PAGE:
Msparks378
June 20th, 2003, 10:48 AM
Amber - You should get certified. Experience as a swimmer doesn't make you a good instructor, teacher or coach. It helps, don't get me wrong, but teaching is also a skill. Just as your previous swim coaches helped you refine your skills as a swimmer, a Red Cross or YMCA course will help you develop teaching skills.

Here are a couple of more reasons to become certified. A certified instructor can charge more than a non-certifed instructor.
A certified instructor will get more students. If you had to choose between two mechanics, one "certified" and the other not - who would get your business?

Call the Red Cross - They will tell you how much it costs. In many places there is a definite shortage of Certified guards and instructors so classes are offered at a reduced cost or they are subsidized. You should also call your local YMCA. The Y also offers courses and a certification program. I have known YMCA's that will give you the course and then employ you for the summer as a summer camp guard or instructor.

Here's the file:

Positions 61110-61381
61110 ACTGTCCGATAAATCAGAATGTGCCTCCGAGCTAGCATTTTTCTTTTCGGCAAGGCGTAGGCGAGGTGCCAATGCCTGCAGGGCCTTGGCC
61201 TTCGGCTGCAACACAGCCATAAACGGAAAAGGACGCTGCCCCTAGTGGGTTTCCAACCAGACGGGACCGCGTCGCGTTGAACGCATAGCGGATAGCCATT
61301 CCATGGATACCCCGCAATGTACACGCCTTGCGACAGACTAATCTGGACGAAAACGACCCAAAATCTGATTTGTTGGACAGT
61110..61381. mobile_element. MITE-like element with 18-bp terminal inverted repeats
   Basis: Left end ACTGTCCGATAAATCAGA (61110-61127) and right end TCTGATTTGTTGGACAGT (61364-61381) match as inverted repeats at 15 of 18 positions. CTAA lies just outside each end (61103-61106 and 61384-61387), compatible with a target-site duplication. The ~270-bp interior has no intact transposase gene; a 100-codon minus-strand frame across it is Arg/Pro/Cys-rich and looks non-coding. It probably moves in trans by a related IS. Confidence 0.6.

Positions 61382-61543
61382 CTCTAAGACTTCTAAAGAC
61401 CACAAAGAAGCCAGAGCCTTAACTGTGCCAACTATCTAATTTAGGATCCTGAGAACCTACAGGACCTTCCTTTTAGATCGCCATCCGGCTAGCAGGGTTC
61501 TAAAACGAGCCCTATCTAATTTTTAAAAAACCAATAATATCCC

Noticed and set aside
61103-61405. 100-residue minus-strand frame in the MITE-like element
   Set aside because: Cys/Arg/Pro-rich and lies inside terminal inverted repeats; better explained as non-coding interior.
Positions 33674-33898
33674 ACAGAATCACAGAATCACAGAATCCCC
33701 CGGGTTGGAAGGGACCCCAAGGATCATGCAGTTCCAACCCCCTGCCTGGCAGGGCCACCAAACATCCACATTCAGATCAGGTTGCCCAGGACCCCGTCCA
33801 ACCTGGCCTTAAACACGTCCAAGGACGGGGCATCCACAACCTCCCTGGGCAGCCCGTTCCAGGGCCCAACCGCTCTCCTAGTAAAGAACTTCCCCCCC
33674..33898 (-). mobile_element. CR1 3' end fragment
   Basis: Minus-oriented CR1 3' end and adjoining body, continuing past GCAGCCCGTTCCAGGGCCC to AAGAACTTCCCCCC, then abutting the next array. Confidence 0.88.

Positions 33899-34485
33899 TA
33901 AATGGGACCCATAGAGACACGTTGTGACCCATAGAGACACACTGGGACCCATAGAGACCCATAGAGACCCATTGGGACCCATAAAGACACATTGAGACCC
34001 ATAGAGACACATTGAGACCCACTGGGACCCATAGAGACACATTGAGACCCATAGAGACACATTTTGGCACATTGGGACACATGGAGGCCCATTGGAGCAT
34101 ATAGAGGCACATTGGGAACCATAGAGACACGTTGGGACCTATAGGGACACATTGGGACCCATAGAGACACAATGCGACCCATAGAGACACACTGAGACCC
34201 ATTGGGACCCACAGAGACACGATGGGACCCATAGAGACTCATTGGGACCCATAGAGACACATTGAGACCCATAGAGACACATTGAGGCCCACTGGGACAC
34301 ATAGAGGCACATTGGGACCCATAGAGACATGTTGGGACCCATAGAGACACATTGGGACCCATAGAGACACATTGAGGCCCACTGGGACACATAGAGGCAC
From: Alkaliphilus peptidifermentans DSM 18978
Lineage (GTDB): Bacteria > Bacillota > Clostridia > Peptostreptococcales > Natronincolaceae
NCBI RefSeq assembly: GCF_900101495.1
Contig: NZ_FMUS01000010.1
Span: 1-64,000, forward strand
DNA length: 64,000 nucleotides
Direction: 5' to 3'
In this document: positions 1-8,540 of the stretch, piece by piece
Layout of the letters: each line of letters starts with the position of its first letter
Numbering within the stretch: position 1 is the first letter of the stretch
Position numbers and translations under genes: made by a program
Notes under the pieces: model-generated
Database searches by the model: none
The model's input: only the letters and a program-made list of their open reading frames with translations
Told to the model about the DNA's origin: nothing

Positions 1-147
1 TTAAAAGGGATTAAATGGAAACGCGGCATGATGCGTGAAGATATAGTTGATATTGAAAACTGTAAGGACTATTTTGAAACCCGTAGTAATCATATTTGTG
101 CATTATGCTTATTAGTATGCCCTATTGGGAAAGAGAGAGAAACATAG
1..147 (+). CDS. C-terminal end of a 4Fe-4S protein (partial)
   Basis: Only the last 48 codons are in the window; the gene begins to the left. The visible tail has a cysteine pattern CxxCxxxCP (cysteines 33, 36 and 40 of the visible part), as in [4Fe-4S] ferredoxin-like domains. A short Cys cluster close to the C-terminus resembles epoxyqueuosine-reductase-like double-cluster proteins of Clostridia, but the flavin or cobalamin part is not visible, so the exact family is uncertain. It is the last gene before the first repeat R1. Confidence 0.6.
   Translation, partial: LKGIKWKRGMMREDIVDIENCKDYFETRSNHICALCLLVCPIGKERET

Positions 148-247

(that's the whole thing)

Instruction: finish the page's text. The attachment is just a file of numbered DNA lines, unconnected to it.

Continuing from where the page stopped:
Good luck - make some calls. It will be worth your time!!

Michael

kaelonj
June 20th, 2003, 11:56 AM
Hi Amber,

I think you should definitely look at getting some formalized training. My experience is with the Red Cross - a WSI (Water Safety Instructor) course will cost around $150 and 40 to 60 hours of your time (depending on how much thought you put into the class). Several things you'll gain other than a piece of paper with a signature on it.
1. The books are pretty good in developing a basic understanding of swimming principles.
2. Learn other techniques - it seems like everytime I teach a WSI course I learn a new / innovative way of how to teach a stroke (anyone wants to know how to explain the sidestroke armpull by pretending your at a strip club let me know).